It was neither the purpose or the expectation of the Workshop to reach any firm conclusions.  Representatives of Government Departments felt that the brainstorming had been useful and a number of things clarified by the discussion, even if there was still a long way to go.  Everyone felt that they had learned from listening, even if opponents of nuclear new-build were disappointed by being left in a minority.  The spirit of the discussion was excellent, for which credit is due to the whole company, but particularly to our Chair for her sympathetic and wise guidance of the debate.  As a Ditchley experiment, the strong conclusion appeared to be that it was a success.

This Note reflects the Director’s personal impressions of the conference.  No participant is in any way committed to its content or expression.

 

PARTICIPANTS

Chairman     :      The Honorable Barbara Thomas  (UK/USA)
Chairman, United Kingdom Atomic Energy Authority (2004-); Deputy Chairman, Friends' Provident PLC; Deputy Chairman, Financial Reporting Council.  A Governor, The Ditchley Foundation.

UNITED KINGDOM
Sir Eric Ash CBE
       
Chairman, Ocean Power Technology Limited.
Mr Godfrey Boyle       
Director, Energy and Environment Research Unit, Design and Innovation Department, The Open University.
Mr Gerald Clark CMG       
General-Secretary of Energy Strategists Consultancy Limited; Energy Adviser to 33 St James's.
Mr Jeremy Clayton       
Director, Transdepartmental Science and Technology, Department of Trade and Industry.
Sir Anthony Cleaver FBCS        
Chairman, Nuclear Decommissioning Authority (2004-); Medical Research Council (1998-); IX Europe PLC (1999-); SThree (2000-); Working Links, Employment  Limited (2003-); Royal College of Music (1999-). 
Ms Fiona Clouder Richards        
Head, Science and Innovation, Foreign and Commonwealth Office.
Professor David Cope       
Director, Parliamentary Office for Science and Technology (1998-). Formerly: Professor, Energy and Resource Economics, Doshisha Daigaku.
Mr Jim Currie       
International Advisor, Eversheds.
Professor Ian Fells CBE, FREng, FRSE      
Chairman, New and Renewable Energy Centre, Northumberland (2002-). Formerly: Special Adviser, House of Lords Select Committee on Environment (1993-94).
Mr Malcolm Grimston        
Associate Fellow, Sustainable Development Programme, Chatham House; Honorary Senior Research Fellow, Imperial College, London.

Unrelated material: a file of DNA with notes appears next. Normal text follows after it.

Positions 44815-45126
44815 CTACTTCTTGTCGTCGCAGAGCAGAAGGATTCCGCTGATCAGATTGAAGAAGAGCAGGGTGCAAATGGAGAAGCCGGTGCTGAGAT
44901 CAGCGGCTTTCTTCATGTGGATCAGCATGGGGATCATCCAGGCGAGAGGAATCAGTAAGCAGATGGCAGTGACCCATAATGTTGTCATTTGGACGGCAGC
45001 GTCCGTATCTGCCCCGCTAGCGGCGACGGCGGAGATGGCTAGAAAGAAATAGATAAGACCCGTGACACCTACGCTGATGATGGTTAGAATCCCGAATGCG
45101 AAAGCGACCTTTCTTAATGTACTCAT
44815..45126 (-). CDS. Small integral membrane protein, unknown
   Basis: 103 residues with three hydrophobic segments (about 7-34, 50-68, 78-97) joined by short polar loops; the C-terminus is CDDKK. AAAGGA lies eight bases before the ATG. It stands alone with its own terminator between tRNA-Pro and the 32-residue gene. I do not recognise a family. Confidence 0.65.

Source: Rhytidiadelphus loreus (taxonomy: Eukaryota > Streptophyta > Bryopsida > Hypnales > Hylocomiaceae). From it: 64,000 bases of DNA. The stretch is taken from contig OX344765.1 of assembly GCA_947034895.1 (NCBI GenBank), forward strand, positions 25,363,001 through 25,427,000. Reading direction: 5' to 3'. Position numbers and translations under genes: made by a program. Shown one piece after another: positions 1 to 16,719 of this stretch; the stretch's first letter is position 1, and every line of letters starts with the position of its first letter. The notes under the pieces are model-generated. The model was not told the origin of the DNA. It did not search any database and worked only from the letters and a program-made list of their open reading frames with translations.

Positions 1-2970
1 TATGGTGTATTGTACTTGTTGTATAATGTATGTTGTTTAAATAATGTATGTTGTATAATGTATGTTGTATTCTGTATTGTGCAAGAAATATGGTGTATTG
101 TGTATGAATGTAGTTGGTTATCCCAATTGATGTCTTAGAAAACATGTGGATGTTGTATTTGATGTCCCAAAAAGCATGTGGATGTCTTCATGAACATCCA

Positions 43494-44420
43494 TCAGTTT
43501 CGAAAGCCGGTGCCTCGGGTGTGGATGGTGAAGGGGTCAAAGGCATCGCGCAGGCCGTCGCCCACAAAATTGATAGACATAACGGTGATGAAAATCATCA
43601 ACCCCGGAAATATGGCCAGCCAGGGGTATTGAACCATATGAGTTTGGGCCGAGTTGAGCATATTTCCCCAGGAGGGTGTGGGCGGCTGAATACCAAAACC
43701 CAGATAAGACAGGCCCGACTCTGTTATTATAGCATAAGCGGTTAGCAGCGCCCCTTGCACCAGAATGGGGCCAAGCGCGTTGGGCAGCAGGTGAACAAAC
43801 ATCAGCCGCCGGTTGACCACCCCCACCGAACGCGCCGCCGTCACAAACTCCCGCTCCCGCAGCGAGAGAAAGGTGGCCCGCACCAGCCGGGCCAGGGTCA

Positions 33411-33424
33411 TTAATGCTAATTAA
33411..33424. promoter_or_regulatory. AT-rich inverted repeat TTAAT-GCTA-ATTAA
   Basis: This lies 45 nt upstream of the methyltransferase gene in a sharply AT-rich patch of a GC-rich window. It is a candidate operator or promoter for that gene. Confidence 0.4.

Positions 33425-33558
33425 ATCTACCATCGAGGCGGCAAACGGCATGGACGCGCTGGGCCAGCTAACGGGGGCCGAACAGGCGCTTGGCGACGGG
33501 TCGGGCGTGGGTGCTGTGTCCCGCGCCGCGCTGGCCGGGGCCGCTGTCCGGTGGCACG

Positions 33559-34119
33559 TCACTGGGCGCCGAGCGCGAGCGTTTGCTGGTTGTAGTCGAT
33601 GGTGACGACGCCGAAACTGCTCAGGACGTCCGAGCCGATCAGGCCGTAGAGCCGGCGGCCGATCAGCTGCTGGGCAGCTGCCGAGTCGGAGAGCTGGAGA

Lord Lea of Crondall        
Patron, Trade Unions for Safe Nuclear Energy (1999-); Vice Chairman, All Party Group on Africa (2003-); House of Lords Sub-Committee on EU/UN Relations (2005).
Professor Sir Christopher Llewellyn-Smith FRS       
Director, Culham Laboratory (2002-); Chair of the Advisory Committee on Mathematics Education (ACME).
Dr David Lowry        
Energy and Environment  Research Unit.
Ms Joan MacNaughton CB      
Director-General, Energy, Department of Trade and Industry.
Mr Adrian Montague       
Chairman, British Energy Group PLC; Friends Provident PLC; Michael Page International PLC; Cross London Rail Links Limited.
Ms Jan Murray        
Deputy Secretary-General, World Energy Council.
Dr Rachel Quinn        
Acting Head, Science Policy, The Royal Society.
Mr James Sassoon      
Managing Director, Finance Regulation and Industry Directorate, HM Treasury (2002-).  Formerly: Vice Chairman, Investment Banking, UBS Warburg (1985-2002).
Professor Jim Skea        
Research Director, UK Energy Research Centre.
Sir Crispin Tickell GCMG KCVO        
Chancellor, University of Kent; Director, Green College Centre for Environmental Policy and Understanding; Visiting Fellow, Harvard University Centre for the Environment. 
Mr Stephen Vaughan        
Managing Director, European Utilities Team, NM Rothschild & Sons Limited (1988- ).
Mr Peter Waller        
Head of Energy, Industries and Technologies Unit, Department of Trade and Industry.
Mr John Weston CBE 
Chairman, Spirent Plc (2002-). Formerly: Chief Executive, BAE Systems (1999-2002).  A Governor and Member of  Council, the Ditchley Foundation.

UNITED KINGDOM/UNITED STATES OF AMERICA
Ambassador John Ritch III
       
Director-General, World Nuclear Association.

UNITED STATES OF AMERICA
Dr George Atkinson
        
Scientific and Technical Adviser to the Secretary of State.
Mr Robert Card        
President and Group Chief Executive, CH2M Hill International; Senior Fellow, Brookings Institute. Formerly: Under Secretary, Energy, US Department of Energy (2001-2004).
Admiral James Ellis   
President and Chief Executive Officer, Institute of Nuclear Power Operations.